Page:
They were modest in terms of their objectives, and minimalist in terms of their timeframes and force requirements.

An intervention to remove a regime had been attempted before, by the British and French seeking to achieve the overthrow of Egypt’s Gamal Abdel Nasser in 1956. It was a plan without a political strategy to underpin it. There was no connection made in planning for Suez between imposing a military defeat on Nasser and securing the emergence of an alternative leader who would suit Western interests. And it ended, quite predictably, in ignominious failure.

The key lesson that ministers needed to absorb was that the requirements for toppling a regime and the requirements for building another one in its place are fundamentally different. Both processes entail risks and uncertainties. But neither can succeed without a significant, sustained commitment to a process that may require generations to produce positive outcomes, if at all.

It was abundantly clear that beyond its ambition to rid Iraq of Saddam and such weapons of mass destruction as he possessed, the United States had no desire to engage in such a process.

Against that background, would a military victory over the Iraqi regime in the WMD context advance Western interests in the Middle East, especially if its effect was to unleash other forces that would threaten those interests, in Iraq and elsewhere?

In 2003, the absence of a credible US political strategy was immediately apparent. The ‘shock and awe’ imagined by Secretary of State Donald Rumsfeld to be sufficient to secure US objectives instead produced popular shock and disgust at America’s abnegation of its responsibility, as an occupying power, to prevent the orgy of looting and destruction that accompanied Saddam’s defeat.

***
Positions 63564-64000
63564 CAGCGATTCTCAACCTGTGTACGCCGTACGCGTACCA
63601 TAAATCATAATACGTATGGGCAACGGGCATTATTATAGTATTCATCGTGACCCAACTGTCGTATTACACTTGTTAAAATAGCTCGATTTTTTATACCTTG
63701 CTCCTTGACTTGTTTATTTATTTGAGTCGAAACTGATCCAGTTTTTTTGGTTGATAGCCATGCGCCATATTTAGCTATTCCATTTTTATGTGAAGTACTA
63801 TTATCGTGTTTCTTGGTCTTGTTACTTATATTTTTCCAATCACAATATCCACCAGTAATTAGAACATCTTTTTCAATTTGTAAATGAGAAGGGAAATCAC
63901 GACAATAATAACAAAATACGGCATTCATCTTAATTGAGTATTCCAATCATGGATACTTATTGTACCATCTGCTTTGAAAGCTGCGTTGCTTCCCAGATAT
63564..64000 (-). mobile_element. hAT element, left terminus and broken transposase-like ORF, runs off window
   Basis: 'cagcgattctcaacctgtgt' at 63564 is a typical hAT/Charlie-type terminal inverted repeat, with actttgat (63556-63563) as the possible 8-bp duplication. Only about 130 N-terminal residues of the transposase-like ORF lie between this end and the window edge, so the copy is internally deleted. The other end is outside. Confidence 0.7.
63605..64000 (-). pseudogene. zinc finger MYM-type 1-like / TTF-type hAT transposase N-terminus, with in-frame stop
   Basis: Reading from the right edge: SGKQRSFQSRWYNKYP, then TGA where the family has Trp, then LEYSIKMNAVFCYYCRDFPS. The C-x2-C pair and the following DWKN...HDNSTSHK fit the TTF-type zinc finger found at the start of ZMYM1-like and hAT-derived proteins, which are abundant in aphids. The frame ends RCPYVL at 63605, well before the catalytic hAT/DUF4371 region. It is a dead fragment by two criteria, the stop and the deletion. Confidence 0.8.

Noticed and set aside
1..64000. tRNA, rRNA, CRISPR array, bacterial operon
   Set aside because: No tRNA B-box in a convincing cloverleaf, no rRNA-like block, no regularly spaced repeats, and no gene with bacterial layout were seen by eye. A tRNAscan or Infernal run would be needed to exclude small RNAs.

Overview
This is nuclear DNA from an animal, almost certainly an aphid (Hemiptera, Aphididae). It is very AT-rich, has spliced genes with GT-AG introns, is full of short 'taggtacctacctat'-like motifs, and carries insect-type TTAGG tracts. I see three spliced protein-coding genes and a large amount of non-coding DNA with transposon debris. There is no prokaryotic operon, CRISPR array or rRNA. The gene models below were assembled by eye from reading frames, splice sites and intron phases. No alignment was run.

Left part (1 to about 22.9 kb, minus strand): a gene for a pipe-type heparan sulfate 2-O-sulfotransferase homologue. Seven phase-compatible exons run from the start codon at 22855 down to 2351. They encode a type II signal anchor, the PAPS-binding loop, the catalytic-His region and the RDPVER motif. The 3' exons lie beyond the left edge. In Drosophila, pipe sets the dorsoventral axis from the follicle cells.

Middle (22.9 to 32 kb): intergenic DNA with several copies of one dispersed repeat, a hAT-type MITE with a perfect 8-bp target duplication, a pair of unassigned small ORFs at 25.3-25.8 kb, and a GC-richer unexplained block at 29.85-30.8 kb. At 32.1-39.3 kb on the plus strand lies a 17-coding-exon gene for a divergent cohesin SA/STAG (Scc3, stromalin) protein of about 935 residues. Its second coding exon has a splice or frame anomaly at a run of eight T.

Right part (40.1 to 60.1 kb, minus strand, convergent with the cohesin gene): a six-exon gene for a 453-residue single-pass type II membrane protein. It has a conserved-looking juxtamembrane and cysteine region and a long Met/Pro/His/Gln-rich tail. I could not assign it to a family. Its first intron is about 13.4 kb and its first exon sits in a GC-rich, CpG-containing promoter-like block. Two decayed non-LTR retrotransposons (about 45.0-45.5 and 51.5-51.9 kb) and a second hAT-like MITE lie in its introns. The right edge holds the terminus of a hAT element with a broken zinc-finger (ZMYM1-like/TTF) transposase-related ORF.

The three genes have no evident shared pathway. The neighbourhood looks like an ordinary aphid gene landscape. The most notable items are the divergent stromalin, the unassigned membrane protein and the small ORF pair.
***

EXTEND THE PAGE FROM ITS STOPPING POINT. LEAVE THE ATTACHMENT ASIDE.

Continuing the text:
The Shia-dominated governments that were handed responsibility by the US refused to countenance sharing power with their Sunni counterparts. The officer corps of the Iraqi military were alienated. Many turned in their frustration to the Islamists, for whom they were an invaluable resource.

Notwithstanding the bitter recent history of conflict between the two countries, and traditional rivalries between the Shia seminaries of Qum in Iran and Najaf in Iraq, the Iranians took full advantage of the multiple opportunities presented by the removal of Saddam, and resentment at the ongoing US presence, to strengthen their role and influence.

The immediate effects of those developments included the emergence of militarised and politicised sectarian narratives, as well as the explosion of militias and organised criminality, overriding the cultural–religious identities within which Iraqi society traditionally accommodated its differences. Kurds, Yezidis, Christians and other minorities were directly affected. So too was Iraq’s tribal structure.

Beyond Iraq, fear of US ambitions to achieve regime change in Damascus saw Syria open ‘rat lines’ to Iraq for Islamists from across the Muslim world. But then Syria itself saw the emergence of an Islamist movement with strong Iraqi connections that treated Syria as its strategic depth.